Campus Habitat packs bags; new management steps in

By Gus Bode

Campus Habitat has left behind three of its Carbondale properties, including two that have been the subject of an extended battle with the city over safety violations.

The New York-based landlord handed the deeds to 600 W. Freeman St., 820 W. Freeman St. and 716 University Ave. over to their lenders earlier this month, acting City Manager Kevin Baity said.

U.S. Bank now holds the deed to 820 W. Freeman St., and First Internet Bank holds the deeds to 600 W. Freeman St. and 716 University Ave., he said. He said the banks have said their plan is to bring the buildings back into compliance and make them occupant-ready, then sell them.

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Baity said the city is working with the bank and United Campus Housing Management Group on 600 W. Freeman St. and 716 University Ave. Campus Habitat hired the group to manage several of its Carbondale properties earlier this month.

For 820 W. Freeman St., the city has been working directly with U.S. Bank, Baity said.

Representatives from Campus Habitat could not be reached for comment.

Wesley Deese, UCH Management Group chief operating officer, said in an email he’s visited the properties that UCH took over from Campus Habitat twice since Nov. 1. UCH now manages 600 W. Freeman St., 716 University Ave., and the property at Wall and Graham Streets, he said.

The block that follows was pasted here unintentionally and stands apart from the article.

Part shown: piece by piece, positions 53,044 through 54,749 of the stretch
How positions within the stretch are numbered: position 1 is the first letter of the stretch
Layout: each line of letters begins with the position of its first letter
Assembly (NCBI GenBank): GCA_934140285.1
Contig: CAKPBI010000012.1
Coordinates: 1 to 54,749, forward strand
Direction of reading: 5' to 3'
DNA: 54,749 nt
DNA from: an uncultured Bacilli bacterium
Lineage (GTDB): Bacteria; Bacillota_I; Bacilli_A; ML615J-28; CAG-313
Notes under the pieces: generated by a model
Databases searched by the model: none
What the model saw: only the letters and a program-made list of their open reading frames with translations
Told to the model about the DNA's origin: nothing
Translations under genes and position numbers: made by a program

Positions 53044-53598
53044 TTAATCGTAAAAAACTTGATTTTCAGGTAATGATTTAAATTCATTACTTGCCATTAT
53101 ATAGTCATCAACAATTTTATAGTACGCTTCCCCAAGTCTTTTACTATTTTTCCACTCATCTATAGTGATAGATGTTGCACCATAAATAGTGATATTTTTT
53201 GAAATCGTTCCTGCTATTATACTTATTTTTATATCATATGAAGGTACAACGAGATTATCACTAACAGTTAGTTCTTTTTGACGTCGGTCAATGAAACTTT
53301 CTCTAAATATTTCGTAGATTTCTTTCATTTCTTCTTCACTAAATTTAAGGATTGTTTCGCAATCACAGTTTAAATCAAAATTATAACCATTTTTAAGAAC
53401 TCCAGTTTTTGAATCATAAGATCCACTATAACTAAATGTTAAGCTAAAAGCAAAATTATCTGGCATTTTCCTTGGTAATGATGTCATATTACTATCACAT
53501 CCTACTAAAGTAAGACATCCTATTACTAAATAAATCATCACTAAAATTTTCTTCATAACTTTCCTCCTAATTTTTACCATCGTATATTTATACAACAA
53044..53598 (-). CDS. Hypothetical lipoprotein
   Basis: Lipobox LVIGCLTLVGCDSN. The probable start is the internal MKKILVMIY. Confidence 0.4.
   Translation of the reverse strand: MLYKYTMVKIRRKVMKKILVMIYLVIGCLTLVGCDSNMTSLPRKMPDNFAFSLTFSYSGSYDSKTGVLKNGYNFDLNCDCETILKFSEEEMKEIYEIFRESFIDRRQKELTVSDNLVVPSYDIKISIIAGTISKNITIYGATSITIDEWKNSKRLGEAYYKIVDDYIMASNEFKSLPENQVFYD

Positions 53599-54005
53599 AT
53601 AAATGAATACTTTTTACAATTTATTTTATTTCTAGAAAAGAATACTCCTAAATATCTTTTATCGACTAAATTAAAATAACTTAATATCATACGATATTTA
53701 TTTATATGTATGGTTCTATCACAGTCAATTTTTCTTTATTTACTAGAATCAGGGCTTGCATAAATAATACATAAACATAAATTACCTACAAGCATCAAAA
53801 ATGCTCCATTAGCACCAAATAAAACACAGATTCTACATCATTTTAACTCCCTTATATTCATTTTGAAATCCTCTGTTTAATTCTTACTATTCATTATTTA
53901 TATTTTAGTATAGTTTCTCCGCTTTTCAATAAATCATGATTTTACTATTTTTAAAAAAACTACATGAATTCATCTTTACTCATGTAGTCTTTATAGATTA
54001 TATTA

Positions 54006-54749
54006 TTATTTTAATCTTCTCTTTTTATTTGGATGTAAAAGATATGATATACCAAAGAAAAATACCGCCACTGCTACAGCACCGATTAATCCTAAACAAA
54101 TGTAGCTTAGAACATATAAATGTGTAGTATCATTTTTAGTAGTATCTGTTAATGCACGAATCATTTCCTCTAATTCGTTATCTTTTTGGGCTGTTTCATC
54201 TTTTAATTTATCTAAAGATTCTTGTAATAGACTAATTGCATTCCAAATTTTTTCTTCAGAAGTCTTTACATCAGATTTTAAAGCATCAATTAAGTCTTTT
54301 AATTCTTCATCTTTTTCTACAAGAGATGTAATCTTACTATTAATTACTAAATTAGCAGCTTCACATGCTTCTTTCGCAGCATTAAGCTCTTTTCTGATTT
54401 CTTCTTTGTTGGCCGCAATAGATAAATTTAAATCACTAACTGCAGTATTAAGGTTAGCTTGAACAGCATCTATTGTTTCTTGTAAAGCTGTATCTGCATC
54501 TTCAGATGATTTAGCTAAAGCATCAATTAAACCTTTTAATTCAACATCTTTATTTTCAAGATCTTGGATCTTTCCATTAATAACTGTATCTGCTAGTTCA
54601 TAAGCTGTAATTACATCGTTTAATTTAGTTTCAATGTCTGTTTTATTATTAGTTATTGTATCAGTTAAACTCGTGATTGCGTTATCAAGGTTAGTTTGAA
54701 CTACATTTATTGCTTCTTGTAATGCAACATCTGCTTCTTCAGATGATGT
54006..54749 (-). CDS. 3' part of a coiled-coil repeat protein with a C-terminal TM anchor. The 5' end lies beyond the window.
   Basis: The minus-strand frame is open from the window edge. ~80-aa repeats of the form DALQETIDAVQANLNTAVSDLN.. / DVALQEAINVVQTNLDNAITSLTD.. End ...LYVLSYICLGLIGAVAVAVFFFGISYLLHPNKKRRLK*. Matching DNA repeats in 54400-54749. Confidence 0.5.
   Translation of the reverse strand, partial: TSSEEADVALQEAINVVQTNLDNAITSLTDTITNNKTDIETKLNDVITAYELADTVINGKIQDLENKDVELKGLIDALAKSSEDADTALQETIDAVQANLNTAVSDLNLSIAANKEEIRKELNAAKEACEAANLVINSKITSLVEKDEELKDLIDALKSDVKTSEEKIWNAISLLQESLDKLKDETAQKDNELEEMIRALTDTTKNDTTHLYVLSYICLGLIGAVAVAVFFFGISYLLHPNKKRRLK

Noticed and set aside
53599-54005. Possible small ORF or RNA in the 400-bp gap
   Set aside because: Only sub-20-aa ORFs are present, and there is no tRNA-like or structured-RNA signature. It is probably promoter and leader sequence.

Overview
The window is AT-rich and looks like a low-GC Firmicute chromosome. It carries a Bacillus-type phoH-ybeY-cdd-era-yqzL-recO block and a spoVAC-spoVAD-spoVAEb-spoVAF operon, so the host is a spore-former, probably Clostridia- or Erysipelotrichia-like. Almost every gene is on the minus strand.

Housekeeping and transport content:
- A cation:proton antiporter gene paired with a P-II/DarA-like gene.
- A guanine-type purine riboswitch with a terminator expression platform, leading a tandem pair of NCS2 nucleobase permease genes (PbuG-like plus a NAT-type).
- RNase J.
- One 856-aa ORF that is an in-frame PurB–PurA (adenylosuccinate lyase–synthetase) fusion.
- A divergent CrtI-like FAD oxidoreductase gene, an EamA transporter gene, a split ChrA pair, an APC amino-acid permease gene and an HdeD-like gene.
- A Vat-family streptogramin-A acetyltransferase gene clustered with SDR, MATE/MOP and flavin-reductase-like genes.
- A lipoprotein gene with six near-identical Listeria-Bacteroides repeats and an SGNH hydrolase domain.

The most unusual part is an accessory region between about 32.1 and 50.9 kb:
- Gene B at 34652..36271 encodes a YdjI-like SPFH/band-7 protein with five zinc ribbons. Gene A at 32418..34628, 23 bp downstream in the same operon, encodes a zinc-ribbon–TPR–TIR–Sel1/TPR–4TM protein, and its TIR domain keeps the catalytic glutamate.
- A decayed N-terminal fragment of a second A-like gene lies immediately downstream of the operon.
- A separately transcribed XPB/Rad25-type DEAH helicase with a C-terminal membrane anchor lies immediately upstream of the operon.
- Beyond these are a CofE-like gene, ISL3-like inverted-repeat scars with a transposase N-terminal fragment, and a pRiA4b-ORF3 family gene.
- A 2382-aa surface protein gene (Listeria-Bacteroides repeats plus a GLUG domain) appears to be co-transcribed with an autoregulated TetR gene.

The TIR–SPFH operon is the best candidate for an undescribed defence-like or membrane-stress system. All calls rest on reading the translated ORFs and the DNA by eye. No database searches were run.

UCH has met with the city and First Internet Bank to discuss a preliminary plan to bring the buildings back to compliance with city code.

Deese said UCH was also aware of the properties’ troubled history when they took over management.

“Campus Habitat made us aware that there were some tensions and delicate discussions with the city regarding several repairs that were needed, and that it was important for us to be responsive to any requests they may have,” he said.

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Council member Jane Adams said even though Campus Habitat is out of the picture, the properties’ issues aren’t.

“I’m still very concerned because those buildings need a lot of investment,” she said. “We’re through with one chapter, but I think there are more chapters.”

Adams said she thinks the city’s efforts to have Campus Habitat bring its buildings to code contributed to the landlord’s decision to leave Carbondale.

The city’s efforts have included frequent inspections, numerous citations and, in September, $30,000 in fines.

Adams said she’s now concerned about the heating in the buildings as winter approaches. She said malfunctioning air conditioning had been a recurring problem, so the heating is bound to be an issue as well.

There have been issues with heating in the buildings, and inspections will continue normally, Baity said.

“Some are working and some are not,” he said.

Adams said the excuse that the buildings are old, which wouldn’t make the buildings’ problems the landlord’s fault, is false because it’s the owner’s responsibility to budget for costs of bringing the property to compliance.

She said she continues to work on an ordinance which would require property managers to be licensed with the city and undergo training about building code and working with the city.

 

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